{A sermon preached on Palm/Passion Sunday at St. Peter’s Episcopal Church, Gallipolis, Ohio}

Every year on Palm Sunday I feel like I’m on some sort of roller coaster, brought up to the tiptop of the big first hill and then plunged all the way down to the very bottom faster than I’m really all that comfortable with. We started this morning in the City Park with the Liturgy of the Palms, where Jesus fulfills prophecy and triumphantly enters Jerusalem as the heir to the throne of David. The crowd goes wild! They throw their coats on the ground, they chop down palms and shrubs and line the path! It’s the very apex. Jesus the triumphant one, triumphantly entering Jerusalem. And then the cars of the coaster reach that tipping point at the top of the first big hill… and over the edge we go! Immediately we’re in what feels like a free-fall. “Crucify him! Crucify him!” we scream. Then we hit the bottom of that hill. Our stomachs fall to our feet when we hear Jesus say, “My God, my God, why have you forsaken me?”

This rollercoaster experience is relatively new, though, in the life of the Church. Just a few generations ago, it used to be that Palm Sunday was only dedicated to the first part of that coaster ride, the trip up the first hill, the triumphant entrance into Jerusalem. The terrifying free-fall and Jesus’ gut-wrenching words from the cross… we waited until Good Friday to hear those. But it seems like the church realized that there were many people who are only able—or willing—to come to services on Sundays. Life is busy, we all know that. And bringing a family of youngsters out to a nighttime service during the week just ain’t in the cards for a lot of us! And for those of us who weren’t coming to the Holy Week liturgies, the experience was of moving from the triumph of “Hosanna in the highest!” straight into the next Sunday, where they shouted, “He is risen!” They never had to shout, “Crucify him!” or to hear Jesus cry in agony, “My God, my God, why have you forsaken me?” I used to really dislike this roller coaster that today’s lessons and liturgy put us on, but then I began to realize that these two moments—the huge high and this heart-breaking low—when they’re paired together, tell an important part of the story of Jesus and are the perfect way to start the holiest week of the Christian year.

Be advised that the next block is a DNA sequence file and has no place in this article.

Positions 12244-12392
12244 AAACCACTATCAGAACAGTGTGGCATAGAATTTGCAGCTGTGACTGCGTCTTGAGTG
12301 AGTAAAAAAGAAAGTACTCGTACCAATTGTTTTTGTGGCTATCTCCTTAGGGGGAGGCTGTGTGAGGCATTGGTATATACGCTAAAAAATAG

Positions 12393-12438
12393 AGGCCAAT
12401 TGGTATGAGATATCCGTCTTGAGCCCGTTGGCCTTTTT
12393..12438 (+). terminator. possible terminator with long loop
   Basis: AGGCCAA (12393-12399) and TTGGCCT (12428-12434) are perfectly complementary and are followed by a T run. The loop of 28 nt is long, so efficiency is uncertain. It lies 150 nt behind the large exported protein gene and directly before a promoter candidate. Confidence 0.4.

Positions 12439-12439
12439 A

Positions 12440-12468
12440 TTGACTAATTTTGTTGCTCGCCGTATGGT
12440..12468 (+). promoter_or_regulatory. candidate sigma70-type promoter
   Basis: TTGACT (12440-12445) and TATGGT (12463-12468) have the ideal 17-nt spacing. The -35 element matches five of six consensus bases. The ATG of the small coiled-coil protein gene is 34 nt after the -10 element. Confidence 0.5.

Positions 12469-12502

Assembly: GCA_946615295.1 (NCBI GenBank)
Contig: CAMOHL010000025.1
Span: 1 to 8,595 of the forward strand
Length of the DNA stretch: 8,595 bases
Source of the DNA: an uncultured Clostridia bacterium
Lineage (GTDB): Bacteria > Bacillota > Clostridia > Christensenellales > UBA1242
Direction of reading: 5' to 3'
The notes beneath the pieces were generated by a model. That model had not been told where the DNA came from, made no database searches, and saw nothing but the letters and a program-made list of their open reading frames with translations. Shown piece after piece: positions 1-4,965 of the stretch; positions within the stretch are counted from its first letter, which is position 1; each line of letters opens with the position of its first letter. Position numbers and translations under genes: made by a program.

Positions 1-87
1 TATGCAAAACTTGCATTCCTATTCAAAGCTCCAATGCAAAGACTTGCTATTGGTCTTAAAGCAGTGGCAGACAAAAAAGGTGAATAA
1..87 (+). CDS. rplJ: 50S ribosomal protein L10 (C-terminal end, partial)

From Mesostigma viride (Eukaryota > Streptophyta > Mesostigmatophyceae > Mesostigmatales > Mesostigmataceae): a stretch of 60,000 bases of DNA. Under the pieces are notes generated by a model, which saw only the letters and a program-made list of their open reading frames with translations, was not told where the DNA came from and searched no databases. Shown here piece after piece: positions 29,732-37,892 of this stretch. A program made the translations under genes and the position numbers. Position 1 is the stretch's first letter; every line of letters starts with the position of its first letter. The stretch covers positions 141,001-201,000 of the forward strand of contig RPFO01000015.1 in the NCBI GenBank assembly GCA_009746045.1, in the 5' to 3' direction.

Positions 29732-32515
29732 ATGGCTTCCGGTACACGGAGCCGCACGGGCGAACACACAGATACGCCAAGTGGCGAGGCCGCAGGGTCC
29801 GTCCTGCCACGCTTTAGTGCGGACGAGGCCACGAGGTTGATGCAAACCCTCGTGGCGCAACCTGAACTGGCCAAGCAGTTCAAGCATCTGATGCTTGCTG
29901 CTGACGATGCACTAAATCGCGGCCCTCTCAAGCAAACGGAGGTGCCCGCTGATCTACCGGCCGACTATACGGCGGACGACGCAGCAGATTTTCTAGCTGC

The short version is this: In both passages, the people—with whom I believe we are truly called to identify—use Jesus as a means of perpetuating their flawed understanding of the way the world works. In both passages Jesus becomes the focal point of a people caught up in a worldview that insists that there be winners and losers and that claims that if we’re to be “saved,” then there must be a scapegoat, a victim. For me to come out on top, someone must be underneath me. When Jesus triumphantly enters Jerusalem, the people who threw their coats and palms on the ground were overjoyed because they rightfully saw Jesus as their Messiah, who’d come to rescue them. But what they expected out of the Messiah and what Jesus actually is are two very different things. We’ve talked about this before, of course. The prevailing notion of the Messiah at the time was a triumphant warrior king who would crush the enemies of God’s people and allow them to reclaim their birthright and retake the throne of David. The Messiah would fulfill his duties, his prophesied role, by overthrowing the despotic Roman powers, expelling the evil ones, and returning the rule to the righteous. For me to come out on top, someone has to be brought down. So we march down the street with our palm fronds. We get here to the church and we sing, “All glory, laud, and honor, to thee!” And we pin all our hope on this guy. “Vindicate us! Bring justice!”